Returning to tradition

Farley Center

An engraved stone marks a burial site at the Natural Path Sanctuary. The sanctuary only allows stones that are naturally formed. Some grave sites have no markers at all.

The oldest known deliberate burial of a human occurred some 78,000 years ago near what is now Kenya. Scientists said the burial contained the body of a small child, shrouded in a perishable material with its head placed on some sort of cushion.

Farley said he refers to the burials at the sanctuary as “’traditional’ because what we do is far closer to what has been done through the millennia.”

At the sanctuary, bodies are wrapped in either a decomposable shroud or enclosed in a casket made of untreated wood, placed on a pallet and lowered with ropes into a grave dug to accommodate each body’s specific proportions. Families can place a stone marker atop the grave if they like, as long as the stone is “naturally formed.” Within a year, the plot is virtually indistinguishable from the rest of the lush forest floor.

Farley Center

An artfully engraved tree adds a creative element to the grounds of the Natural Path Sanctuary. 

Glossy caskets and chemically preserved bodies were not always a part of American culture. Farley explained that during the Civil War, embalming preserved soldier’s bodies during the long journey home. Conventional burials dominated for much of the 20th century. Ramsey Creek, America’s very first green cemetery, emerged in 1998. Now there are 73 green cemeteries in the United States and Canada, according to the Green Burial Council.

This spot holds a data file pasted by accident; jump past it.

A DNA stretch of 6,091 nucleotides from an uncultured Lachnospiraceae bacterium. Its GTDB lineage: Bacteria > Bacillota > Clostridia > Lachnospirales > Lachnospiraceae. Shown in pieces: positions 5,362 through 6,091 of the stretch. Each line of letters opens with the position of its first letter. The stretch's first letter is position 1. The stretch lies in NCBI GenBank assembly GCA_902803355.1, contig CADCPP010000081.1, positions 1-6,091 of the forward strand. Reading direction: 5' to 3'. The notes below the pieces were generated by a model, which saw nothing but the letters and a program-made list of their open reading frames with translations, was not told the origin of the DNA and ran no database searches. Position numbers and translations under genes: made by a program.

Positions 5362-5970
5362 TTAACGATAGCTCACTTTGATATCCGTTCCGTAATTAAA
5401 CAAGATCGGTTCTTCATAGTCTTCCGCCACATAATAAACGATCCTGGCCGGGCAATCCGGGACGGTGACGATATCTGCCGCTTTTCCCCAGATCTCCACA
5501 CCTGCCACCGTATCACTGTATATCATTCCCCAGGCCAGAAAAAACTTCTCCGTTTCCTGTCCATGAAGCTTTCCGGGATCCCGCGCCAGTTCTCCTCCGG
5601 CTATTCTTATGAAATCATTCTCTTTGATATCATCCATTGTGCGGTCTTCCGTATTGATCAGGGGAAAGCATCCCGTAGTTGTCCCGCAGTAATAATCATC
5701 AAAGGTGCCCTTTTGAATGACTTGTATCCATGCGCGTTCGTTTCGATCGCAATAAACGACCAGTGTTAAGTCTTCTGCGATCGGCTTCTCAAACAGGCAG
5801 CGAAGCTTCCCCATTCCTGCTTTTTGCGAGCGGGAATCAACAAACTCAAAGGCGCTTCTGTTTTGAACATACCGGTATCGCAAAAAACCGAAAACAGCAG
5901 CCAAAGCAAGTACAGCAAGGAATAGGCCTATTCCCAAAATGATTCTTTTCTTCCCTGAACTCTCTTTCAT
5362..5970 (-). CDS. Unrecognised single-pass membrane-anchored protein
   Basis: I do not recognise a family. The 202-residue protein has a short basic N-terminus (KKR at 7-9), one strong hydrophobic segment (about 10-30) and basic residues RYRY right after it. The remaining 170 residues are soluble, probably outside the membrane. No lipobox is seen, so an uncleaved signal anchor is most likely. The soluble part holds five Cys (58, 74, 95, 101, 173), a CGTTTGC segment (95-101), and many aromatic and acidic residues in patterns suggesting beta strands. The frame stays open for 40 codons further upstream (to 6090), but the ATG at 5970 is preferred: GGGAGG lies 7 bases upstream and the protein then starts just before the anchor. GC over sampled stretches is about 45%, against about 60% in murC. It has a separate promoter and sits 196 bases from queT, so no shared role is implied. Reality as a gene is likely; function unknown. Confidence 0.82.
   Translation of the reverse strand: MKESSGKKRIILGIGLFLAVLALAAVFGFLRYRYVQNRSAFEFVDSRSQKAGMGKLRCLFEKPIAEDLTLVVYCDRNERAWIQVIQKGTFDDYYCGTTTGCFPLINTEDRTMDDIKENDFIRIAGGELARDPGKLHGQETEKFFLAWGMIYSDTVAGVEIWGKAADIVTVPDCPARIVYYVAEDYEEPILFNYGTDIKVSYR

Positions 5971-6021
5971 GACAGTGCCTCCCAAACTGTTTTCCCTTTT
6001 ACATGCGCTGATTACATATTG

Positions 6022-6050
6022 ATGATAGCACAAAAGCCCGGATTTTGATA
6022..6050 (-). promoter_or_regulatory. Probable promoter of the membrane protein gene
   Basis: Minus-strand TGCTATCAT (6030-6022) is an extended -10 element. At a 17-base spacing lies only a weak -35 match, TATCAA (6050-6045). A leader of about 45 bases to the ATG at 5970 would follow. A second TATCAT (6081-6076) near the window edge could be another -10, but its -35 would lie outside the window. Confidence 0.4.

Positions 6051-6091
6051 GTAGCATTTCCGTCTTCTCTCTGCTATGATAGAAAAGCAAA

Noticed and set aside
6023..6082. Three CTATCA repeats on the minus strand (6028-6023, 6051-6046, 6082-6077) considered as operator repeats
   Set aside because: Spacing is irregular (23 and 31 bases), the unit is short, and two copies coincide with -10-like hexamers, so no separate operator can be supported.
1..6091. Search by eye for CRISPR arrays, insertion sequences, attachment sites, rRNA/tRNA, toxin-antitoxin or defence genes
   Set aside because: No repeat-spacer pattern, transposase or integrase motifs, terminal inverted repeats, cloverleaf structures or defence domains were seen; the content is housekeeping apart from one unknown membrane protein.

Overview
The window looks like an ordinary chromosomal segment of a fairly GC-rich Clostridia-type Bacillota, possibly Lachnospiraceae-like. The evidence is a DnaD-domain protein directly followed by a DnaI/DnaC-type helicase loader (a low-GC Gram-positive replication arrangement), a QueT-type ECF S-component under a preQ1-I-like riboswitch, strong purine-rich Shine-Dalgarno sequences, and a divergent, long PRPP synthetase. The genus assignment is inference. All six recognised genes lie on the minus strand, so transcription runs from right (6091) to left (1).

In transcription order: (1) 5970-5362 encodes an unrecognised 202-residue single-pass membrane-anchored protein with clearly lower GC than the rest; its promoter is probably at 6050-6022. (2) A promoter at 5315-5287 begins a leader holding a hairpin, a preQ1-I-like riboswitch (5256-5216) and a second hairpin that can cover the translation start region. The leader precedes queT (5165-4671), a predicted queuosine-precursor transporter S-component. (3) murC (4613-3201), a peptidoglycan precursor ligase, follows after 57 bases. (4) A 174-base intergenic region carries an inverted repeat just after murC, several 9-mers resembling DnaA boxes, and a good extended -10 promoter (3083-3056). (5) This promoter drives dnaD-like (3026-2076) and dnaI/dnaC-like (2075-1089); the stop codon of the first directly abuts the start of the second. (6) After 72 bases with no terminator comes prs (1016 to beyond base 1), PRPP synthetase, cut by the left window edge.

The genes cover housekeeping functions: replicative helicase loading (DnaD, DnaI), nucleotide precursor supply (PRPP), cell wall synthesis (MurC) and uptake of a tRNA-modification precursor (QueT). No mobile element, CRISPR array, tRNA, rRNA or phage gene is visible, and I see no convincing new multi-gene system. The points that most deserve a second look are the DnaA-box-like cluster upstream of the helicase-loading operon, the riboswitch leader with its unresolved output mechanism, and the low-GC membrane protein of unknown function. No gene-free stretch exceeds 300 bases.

Farley said conventional cemeteries are even starting to jump on the trend, with 263 cemeteries in the United States and Canada now offering green spaces where bodies can be buried in a biodegradable container.

Natural burials also strip many of the costs associated with funerals. The National Funeral Directors Association estimates that the average price of a casket is $2,500, embalming is $750 and a vault is $1,495.

Farley said he often tells families to just buy a simple unfitted, cotton top sheet from Target to wrap their loved ones in. Burials at the Sanctuary cost $1,000, though a $2,500 donation to the Farley farm is also tacked on to the price.

“It’s where that extra money is going to that makes people want to be here because we’re trying to propagate bees, we’re providing all this land for organic farming and we are doing things with underserved communities,” Farley said.